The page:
As a composer, Emanuel Bach naturally enough gave freest reign to such flights of subjective emotion in his solo keyboard music, but the sense of drama and of expressive extremism that Dr. Burney’s account suggests finds ample scope also in his harpsichord concertos. Some fifty of these have survived. They were all written as vehicles for his own virtuosity, most of them during his years in Berlin, and most if not all of his concertos for other instruments, including cello, flute, and oboe, are arrangements from the harpsichord originals.
In each such instance, the composer took pains to adapt the solo part to the idiomatic demands of the new instrument. Composed probably in 1753, the A-Major Cello Concerto heard on this occasion is a case in point, for innumerable details such as phrasing, articulation, and actual notes are changed from the harpsichord version to suit the cantabile style of the string instrument, and it is interesting to observe that, whereas the third movement of the original harpsichord concertos contained 345 measures, in the cello version it is expanded to 351 measures, and in the version for flute shortened to 341.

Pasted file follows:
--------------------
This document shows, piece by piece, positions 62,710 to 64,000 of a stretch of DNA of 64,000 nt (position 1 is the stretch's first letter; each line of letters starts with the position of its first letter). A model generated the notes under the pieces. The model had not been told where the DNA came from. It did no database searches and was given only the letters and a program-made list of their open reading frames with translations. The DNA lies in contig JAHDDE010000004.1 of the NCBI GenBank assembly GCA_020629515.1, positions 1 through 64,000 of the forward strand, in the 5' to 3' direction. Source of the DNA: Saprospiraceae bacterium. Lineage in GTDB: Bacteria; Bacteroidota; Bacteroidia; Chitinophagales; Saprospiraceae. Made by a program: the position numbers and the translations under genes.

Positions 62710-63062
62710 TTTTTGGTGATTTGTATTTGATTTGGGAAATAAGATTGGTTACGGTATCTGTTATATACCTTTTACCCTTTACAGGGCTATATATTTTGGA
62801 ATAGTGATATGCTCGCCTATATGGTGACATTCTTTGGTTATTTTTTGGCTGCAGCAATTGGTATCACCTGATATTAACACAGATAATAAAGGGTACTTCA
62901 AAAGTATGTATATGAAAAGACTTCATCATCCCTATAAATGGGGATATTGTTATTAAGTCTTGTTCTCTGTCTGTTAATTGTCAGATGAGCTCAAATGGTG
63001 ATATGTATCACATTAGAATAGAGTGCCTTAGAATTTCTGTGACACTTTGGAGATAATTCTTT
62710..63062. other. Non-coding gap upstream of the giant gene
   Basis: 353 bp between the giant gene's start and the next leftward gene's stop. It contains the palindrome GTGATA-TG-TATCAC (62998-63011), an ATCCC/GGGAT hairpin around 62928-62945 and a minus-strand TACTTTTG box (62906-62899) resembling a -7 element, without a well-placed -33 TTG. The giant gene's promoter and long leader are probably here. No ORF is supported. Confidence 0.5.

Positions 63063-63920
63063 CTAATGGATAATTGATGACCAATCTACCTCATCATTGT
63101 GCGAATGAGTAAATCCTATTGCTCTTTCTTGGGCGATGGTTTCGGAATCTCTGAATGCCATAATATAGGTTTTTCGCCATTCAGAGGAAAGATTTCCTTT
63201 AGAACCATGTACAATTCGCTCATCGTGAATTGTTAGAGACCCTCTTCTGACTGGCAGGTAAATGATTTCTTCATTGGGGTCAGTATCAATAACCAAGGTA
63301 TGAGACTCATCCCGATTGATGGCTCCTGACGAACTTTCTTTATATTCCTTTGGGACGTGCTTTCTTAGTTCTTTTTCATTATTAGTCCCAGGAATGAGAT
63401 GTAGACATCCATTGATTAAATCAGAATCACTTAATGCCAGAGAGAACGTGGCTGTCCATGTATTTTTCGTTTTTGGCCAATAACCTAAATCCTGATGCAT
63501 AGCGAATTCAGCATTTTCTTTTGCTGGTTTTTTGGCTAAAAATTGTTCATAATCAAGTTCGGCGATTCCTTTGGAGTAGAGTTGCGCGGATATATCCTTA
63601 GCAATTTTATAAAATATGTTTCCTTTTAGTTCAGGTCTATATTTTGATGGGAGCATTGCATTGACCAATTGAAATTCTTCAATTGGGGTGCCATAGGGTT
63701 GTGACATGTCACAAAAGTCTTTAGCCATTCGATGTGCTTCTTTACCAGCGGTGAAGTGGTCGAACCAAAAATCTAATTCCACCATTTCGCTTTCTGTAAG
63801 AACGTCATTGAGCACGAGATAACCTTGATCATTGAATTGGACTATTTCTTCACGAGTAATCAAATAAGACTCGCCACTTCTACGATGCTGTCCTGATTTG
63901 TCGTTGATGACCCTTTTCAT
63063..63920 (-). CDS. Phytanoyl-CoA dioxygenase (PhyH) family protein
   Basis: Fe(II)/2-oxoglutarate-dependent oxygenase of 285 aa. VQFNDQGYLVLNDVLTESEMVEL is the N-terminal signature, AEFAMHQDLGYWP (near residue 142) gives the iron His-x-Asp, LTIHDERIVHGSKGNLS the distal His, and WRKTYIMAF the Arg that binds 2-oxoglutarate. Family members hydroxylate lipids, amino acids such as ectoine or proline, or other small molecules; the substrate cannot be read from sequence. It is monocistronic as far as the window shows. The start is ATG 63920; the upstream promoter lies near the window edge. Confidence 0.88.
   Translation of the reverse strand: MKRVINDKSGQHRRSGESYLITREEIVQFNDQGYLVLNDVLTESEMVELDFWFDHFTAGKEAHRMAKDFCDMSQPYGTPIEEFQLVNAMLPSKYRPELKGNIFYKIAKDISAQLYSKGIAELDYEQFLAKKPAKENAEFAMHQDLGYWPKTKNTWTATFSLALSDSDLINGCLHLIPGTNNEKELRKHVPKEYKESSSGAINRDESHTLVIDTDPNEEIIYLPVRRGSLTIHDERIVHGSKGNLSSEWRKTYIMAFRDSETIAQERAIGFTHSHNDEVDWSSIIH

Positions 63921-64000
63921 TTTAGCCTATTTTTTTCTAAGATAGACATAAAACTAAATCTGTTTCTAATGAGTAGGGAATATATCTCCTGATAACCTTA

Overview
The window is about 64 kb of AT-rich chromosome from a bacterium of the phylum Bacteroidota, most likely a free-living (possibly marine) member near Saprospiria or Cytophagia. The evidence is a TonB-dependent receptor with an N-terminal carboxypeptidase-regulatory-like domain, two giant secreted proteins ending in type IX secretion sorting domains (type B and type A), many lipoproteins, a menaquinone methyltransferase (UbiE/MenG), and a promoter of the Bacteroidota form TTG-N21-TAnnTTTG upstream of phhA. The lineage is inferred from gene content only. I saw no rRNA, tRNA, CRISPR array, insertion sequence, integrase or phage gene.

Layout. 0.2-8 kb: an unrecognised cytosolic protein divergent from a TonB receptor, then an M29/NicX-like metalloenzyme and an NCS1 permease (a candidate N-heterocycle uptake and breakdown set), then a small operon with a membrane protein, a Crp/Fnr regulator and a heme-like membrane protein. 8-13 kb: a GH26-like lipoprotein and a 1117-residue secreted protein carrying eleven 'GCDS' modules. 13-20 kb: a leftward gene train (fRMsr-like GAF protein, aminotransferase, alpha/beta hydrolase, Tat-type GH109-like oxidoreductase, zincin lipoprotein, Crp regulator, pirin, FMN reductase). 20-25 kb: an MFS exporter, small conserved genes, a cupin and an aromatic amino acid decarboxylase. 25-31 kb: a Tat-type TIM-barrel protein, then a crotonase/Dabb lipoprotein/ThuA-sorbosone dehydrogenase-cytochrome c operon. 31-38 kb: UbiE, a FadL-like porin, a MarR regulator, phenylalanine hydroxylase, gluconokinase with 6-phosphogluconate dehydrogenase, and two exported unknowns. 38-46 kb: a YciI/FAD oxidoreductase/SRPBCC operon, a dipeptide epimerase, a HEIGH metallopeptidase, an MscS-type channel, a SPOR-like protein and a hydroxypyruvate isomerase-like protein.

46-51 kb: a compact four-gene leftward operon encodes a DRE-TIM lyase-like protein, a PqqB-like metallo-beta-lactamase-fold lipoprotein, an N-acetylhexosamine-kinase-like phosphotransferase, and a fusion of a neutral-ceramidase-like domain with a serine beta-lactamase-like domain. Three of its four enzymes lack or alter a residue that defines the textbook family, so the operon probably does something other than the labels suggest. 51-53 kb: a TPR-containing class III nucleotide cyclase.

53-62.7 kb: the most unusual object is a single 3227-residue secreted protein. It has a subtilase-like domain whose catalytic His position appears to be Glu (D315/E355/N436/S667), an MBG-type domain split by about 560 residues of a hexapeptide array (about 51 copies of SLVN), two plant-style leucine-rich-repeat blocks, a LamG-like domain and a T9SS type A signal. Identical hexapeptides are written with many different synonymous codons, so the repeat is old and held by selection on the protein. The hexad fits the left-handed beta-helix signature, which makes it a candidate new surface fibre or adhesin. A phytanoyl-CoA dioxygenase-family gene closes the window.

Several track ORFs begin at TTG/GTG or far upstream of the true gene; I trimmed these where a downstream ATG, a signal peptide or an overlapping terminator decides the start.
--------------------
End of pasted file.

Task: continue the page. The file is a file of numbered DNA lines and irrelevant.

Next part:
Both of the work’s fast outer movements are characteristic of Bach’s concerto methods in their synthesis of his father’s ritornello structure with elements of the coming sonata style. But it is the central Largo con sordini, mesto (“broad, with mutes, sad”) that most vividly exemplifies the composer’s penchant for unpredictable, often brusquely surprising effects. In the eloquent 22-measure orchestral exordium that precedes the first solo entry, there are no fewer than nineteen shifts between forte and piano dynamics–eight of them within the first six measures alone–and hardly any occur just where you would expect. The freshness of Emanuel Bach’s inventions testifies to his originality; the coherence with which they are presented is equal testimony to his professionalism and skill.